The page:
PROVIDENCE, R.I. — The state’s top marketing official, who oversaw the disastrous rollout of a tourism campaign that included a video mistakenly featuring a scene from Iceland, resigned on Friday.
FILE – In a Tuesday, March 29, 2016 file photo, Greg Nemes, of the design firm Work-Shop, displays the new logo for a campaign to attract tourism and business to Rhode Island, during an interview in The Design Office, in Providence, R.I. Rhode Island Gov. Gina Raimondo announced on Friday evening, April 1, 2016, that she had accepted the resignation of Chief Marketing Officer Betsy Wall, after a slew of problems with a new campaign to attract business and tourists, including a scene from a promotional video for Rhode Island featured a clip from a concert hall in Iceland.(AP Photo/Michelle R. Smith, File)
Gov. Gina Raimondo said she accepted Betsy Wall’s resignation and added that the state would drop part of a new logo, the tagline “Cooler Warmer.” The tagline was designed by Milton Glaser, creator of the iconic “I Love NY” logo, but it left many people scratching their heads.
Raimondo, a Democrat, said it was unacceptable how many mistakes were made in the tourism campaign rollout and people need to be held accountable.
“As I dug into it a little bit and realized just how poor of a job was done, I got pretty mad myself,” she said. “These were sloppy, just unacceptable mistakes.”
The video was part of a $5 million integrated campaign to attract tourism and business.
The video, which briefly showed a skateboarder in front of the Harpa concert hall in Iceland’s capital, Reykjavik, was mocked on social media and made international news. Embarrassed state tourism officials quickly yanked it off YouTube on Tuesday.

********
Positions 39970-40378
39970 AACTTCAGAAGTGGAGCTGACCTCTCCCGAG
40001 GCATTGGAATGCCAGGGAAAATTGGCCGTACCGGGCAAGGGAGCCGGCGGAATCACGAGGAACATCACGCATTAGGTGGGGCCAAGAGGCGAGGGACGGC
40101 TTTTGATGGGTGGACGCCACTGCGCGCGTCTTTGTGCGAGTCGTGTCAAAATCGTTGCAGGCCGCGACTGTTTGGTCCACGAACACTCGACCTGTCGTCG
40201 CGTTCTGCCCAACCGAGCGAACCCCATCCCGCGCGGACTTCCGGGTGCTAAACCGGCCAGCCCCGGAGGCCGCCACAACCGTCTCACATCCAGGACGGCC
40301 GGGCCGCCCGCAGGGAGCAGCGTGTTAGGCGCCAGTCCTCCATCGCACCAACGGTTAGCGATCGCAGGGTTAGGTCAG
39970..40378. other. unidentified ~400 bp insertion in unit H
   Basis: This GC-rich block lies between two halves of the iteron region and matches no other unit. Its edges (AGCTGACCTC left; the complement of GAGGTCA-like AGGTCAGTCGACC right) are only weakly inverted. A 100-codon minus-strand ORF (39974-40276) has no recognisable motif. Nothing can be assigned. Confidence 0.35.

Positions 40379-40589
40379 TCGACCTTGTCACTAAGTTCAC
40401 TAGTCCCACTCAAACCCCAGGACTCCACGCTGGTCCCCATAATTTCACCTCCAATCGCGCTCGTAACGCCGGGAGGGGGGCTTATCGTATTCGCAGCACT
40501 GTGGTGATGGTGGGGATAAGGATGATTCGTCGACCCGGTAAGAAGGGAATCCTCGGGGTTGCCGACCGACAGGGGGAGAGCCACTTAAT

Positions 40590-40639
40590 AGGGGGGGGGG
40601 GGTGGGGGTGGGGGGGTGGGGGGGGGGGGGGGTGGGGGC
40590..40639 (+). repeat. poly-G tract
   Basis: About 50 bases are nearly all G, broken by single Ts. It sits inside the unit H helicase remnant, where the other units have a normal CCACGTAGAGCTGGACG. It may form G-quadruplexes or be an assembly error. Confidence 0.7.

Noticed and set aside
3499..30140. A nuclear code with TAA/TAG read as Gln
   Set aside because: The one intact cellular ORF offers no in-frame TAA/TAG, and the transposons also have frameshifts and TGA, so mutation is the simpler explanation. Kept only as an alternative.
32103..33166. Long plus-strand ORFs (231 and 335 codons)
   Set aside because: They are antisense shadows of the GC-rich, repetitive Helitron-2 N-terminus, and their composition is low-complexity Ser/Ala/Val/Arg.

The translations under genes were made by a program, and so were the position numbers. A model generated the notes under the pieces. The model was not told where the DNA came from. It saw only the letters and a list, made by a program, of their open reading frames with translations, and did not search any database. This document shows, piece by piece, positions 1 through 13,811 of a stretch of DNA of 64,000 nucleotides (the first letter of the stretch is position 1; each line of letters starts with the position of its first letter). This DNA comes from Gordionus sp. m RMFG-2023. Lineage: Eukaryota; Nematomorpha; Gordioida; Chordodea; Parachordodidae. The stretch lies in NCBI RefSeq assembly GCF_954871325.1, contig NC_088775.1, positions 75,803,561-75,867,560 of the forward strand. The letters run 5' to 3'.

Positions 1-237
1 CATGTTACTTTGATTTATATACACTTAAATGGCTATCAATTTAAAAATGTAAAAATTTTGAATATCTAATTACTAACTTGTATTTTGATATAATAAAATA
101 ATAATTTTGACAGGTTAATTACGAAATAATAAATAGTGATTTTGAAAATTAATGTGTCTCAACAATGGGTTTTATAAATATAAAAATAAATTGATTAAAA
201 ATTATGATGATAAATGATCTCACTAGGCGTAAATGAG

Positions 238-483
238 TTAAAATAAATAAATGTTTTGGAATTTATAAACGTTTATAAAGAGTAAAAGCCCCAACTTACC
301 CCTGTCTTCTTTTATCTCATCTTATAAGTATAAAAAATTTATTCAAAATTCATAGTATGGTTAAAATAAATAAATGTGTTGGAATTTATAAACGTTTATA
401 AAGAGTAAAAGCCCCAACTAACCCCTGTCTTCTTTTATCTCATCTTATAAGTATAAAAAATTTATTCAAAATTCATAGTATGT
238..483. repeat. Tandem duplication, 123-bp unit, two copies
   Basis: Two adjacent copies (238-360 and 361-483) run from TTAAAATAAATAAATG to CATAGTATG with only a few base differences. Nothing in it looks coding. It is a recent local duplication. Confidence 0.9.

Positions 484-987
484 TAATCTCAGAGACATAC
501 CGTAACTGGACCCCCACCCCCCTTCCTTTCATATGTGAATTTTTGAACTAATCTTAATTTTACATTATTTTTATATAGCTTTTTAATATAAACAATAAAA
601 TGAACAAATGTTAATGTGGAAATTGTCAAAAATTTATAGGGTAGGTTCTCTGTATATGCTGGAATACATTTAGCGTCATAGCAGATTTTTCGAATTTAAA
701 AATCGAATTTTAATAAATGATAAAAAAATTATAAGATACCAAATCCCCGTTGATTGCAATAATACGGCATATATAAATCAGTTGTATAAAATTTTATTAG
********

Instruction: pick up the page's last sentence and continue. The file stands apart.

The Iceland mistake was one of several controversies that dominated discussion in Rhode Island since the tourism campaign rolled out Monday. The scrutiny of the video led to the discovery of numerous errors and outdated material on a newly redesigned tourism website that said Rhode Island is home to 20 percent of the country’s historic landmarks — instead of less than 2 percent.
Raimondo said the state was getting back $120,000 spent on the campaign.
Many residents also were unhappy about the new state logo and the “Cooler Warmer” motto. Raimondo said the motto would be dropped because it “seems to not ring true for the people of Rhode Island.”
But she defended Glaser’s visual design and praised how Rhode Island residents have been adapting the sail-shaped logo with their own interpretations, many poking fun at the campaign or making earnest nods to favorite local places or products.